Clothing Our Kids auction at Peninsula G&CC April 4
February 22, 2019
Some growth problems are nice to have. The folks at Clothing Our Kids are taking a novel approach to dealing with theirs.
The origins of the popular 501(c)(3) charity began in 2009. John and Mary Rio moved to the Cape Region, where John became an assistant principal at an elementary school. John told Mary about at-risk children who needed school clothes. Mary decided to do something about it, and hit upon a golf tournament fundraiser.
The first Clothing Our Kids golf event at The Peninsula Golf & Country Club took place in 2012, and is now a significant part of the Cape Region charity calendar.
COK has raised many thousands of dollars, acquiring over 107,000 clothing items to help more than 18,000 elementary school children throughout Sussex County.
However, handling all of the events scheduled during the tournament became unwieldy. Cutting back on the moneymaking schemes was not an option, so shifting the timing of some of its major elements became the solution.
On April 4 the COK will hold its new major live and silent auction event, the Kicking It Up for Kids – Evening of Jazz and Generosity, at the clubhouse at The Peninsula, from 6:00 p.m. to 9:00 p.m.
The $100 per person ticket includes a “darb of Hooch and Hors d’oeurvres,” bidding on live and silent auction items, and live jazz by the David Zipse Trio. With a bit of extra cash, partygoers can gain access to a VIP Speakeasy.
If you’re unable to attend, donations are still welcome. Send checks to Clothing Our Kids, 26582 John J. Williams Highway, Millsboro, DE 19966.
The Sixth Annual COK golf tournament will take place Oct. 7.
For more information, go to clothingourkids.org.
Staff changes at Delaware State Golf Association
William “Bill” Barrow, longtime executive director of the Delaware State Golf Association, is no longer with the non-profit organization.
“Bill’s a great guy,” said DSGA Board President Robert Strong. “I’ve known him a long, long time. It was just that the Board decided to move into a different direction.”
Strong said the Board wants to “grow our programs” and “enhance the experience” for Delaware golfers. That will take more money than the organization currently raises, a fact of life that Strong recognizes.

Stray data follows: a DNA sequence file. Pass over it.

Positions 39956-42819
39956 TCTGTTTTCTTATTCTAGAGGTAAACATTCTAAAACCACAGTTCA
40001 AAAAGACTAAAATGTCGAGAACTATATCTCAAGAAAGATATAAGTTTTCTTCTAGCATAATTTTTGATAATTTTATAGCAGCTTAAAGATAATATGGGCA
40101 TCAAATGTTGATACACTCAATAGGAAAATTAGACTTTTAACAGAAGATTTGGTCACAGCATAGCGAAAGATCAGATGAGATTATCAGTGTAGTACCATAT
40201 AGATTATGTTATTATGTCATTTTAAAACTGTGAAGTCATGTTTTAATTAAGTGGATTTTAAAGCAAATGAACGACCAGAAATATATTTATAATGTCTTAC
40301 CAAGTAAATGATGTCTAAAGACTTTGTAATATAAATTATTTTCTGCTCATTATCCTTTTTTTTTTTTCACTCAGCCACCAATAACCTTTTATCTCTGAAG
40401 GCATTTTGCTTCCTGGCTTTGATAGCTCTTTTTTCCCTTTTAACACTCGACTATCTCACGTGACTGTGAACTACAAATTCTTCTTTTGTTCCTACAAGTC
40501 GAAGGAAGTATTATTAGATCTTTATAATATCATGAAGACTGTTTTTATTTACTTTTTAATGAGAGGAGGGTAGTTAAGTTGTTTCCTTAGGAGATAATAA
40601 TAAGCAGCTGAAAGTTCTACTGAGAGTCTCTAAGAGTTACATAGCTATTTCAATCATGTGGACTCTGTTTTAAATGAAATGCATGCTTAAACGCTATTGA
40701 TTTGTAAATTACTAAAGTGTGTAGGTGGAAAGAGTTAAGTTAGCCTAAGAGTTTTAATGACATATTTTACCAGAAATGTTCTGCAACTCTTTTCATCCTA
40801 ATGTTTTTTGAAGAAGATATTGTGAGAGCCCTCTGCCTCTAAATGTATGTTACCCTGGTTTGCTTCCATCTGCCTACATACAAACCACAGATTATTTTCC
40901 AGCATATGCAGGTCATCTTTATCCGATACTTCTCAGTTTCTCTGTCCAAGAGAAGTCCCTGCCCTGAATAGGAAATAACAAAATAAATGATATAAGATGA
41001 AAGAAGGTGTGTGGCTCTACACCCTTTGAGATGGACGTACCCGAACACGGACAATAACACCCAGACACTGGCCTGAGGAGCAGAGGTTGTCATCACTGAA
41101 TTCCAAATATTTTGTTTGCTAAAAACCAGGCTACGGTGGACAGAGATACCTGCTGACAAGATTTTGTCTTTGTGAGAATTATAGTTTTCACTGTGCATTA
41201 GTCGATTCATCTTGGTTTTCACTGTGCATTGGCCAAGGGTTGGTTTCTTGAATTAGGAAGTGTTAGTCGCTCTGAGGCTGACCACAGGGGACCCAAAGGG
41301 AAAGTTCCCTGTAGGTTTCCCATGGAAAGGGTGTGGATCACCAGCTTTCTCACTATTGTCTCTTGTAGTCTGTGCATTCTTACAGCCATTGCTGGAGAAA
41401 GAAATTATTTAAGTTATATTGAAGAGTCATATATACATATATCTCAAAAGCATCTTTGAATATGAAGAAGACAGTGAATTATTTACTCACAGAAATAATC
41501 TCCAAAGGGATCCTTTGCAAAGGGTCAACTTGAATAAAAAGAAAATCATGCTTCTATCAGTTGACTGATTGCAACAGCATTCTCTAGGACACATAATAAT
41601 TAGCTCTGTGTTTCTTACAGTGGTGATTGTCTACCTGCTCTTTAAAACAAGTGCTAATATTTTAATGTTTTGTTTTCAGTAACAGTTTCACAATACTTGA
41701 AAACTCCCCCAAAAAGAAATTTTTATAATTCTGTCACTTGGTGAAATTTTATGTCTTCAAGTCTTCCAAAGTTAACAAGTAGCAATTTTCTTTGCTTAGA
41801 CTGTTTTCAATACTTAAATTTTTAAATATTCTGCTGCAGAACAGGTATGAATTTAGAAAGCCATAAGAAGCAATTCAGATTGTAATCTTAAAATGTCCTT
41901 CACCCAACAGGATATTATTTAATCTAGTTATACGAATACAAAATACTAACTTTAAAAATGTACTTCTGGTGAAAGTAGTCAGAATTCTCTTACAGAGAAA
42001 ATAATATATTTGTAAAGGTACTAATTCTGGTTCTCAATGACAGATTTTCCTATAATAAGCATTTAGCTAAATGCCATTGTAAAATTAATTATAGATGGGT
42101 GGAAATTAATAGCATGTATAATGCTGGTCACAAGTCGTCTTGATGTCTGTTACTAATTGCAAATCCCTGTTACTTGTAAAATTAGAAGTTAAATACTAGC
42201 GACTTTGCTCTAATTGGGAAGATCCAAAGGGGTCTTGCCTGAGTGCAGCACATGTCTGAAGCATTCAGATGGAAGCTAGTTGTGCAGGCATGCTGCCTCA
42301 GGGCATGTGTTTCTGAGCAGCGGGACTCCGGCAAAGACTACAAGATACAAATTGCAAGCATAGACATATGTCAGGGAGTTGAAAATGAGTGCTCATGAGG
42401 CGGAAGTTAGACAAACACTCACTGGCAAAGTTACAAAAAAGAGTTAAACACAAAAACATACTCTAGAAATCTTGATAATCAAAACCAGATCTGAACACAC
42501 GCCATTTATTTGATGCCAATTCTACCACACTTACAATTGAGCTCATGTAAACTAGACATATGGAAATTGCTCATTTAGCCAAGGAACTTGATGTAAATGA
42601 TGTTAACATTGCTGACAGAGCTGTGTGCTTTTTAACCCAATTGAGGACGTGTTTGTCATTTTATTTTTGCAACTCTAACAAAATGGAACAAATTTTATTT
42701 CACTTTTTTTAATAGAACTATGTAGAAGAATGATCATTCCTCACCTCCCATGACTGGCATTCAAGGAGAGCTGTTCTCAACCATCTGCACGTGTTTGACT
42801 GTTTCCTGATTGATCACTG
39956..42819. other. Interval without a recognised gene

According to the Form 990s filed with the IRS, about half of DSGA’s income derives from tournament entry fees and other tournament-related sources. Most of these tournament fees are returned to the players as either cash for the professionals or gift certificates for the amateurs.
The handicap service, for which over 8,000 DSGA members pay a fee to maintain their USGA official handicap, makes up a large part of the remainder. However, the total fees paid for this handicap service are not much more than the cost of providing it.
Barrow, 61, had been with the DSGA for 17 years, originally reporting to then executive director Curt Riley, and then taking the position in 2008.
“I will miss the relationships I had with the club pros and the clubs we served. I’m thankful for the support I received from folks in and out of the state,” Barrow said. “It would be nice to stay connected to golf in some way.”
Joe Sprague, the director of regional affairs for the United States Golf Association, said, “We wish Bill well, knowing he loves golf and has worked to grow awareness in Delaware.”
The DSGA is a small organization, with only two regular employees. Two interns help out during the busy tournament season, which begins this year April 15.
“Laura [Heien] is our Director of Operations now,” Strong said. Strong has been on the board for over three years. The retired state Labor Department executive said he was stepping in as a part-time interim executive director during 2019. “At some point we will have an executive director,” he said.
If you cover golf long enough, you learn how often business alliances form, break up, and reconnect. For example, about two years ago the folks at Lamkin Grips sent me a Flat Cat Solution putter grip to test, featuring a 100 gram steel weight at the grip’s bottom end. It worked nicely and still does.
At the 2019 PGA Merchandise Show in Orlando, I stopped by the Lamkin booth to see how sales had gone with that particular grip model. That is when I learned the business partnership that created the Solution is gone. In fact, the Flat Cat booth in the giant Orange County Convention Center was some distance from the Lamkin spot.
Mike Samoles handles aftermarket sales for Lamkin, and let me down gently with the news of the breakup. Then we chatted about the new Lamkin product lines, including the Sink Fit Skinny Pistol grip, which in size and weight is about as far removed from the Solution grip as could be imagined.
Lamkin’s new Fingerprint Technology is a finely detailed, indented surface pattern. It felt very light, nicely tacky, and secure. It should be easy to maintain a light grip pressure during putting. The contoured grip shape also helps keep your hands aligned properly.
The blue/green grip retails for $17.99, and also comes in a black/gray color combination.